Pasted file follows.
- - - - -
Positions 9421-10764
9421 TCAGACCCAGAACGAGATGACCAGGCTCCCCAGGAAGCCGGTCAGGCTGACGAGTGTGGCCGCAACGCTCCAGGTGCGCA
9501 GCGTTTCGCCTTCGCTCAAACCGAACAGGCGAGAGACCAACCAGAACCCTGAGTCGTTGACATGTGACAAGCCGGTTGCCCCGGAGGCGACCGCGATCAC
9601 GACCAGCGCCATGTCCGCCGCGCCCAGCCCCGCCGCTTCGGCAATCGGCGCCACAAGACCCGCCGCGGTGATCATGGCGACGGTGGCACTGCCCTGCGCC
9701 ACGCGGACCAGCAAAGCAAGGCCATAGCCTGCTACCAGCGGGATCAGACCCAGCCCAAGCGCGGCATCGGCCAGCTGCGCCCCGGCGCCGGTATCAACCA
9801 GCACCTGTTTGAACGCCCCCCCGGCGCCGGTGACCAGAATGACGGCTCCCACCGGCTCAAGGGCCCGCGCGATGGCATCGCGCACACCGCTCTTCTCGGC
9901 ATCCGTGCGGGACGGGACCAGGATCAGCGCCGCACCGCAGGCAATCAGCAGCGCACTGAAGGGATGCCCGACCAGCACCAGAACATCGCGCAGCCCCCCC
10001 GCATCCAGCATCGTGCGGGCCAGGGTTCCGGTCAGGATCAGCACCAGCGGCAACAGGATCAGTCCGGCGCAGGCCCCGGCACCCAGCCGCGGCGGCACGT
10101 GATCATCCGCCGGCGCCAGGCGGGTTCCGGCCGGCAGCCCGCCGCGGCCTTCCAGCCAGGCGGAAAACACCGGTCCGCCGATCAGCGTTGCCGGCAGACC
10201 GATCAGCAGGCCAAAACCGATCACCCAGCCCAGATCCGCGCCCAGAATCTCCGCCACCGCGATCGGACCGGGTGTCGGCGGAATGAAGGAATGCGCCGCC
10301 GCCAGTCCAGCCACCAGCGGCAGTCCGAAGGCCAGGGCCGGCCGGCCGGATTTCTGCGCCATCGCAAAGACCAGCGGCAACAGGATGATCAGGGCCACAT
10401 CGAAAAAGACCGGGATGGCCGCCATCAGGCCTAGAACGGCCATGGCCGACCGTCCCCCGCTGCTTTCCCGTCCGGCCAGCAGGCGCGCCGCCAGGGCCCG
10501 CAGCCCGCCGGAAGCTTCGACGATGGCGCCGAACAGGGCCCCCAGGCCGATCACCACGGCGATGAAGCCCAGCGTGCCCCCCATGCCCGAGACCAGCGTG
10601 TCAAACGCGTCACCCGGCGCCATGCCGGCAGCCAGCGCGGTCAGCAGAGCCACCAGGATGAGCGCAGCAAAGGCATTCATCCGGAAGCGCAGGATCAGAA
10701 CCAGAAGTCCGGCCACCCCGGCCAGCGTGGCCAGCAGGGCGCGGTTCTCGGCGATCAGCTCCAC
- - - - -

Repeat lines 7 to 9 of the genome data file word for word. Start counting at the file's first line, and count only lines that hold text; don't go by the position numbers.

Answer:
9901 ATCCGTGCGGGACGGGACCAGGATCAGCGCCGCACCGCAGGCAATCAGCAGCGCACTGAAGGGATGCCCGACCAGCACCAGAACATCGCGCAGCCCCCCC
10001 GCATCCAGCATCGTGCGGGCCAGGGTTCCGGTCAGGATCAGCACCAGCGGCAACAGGATCAGTCCGGCGCAGGCCCCGGCACCCAGCCGCGGCGGCACGT
10101 GATCATCCGCCGGCGCCAGGCGGGTTCCGGCCGGCAGCCCGCCGCGGCCTTCCAGCCAGGCGGAAAACACCGGTCCGCCGATCAGCGTTGCCGGCAGACC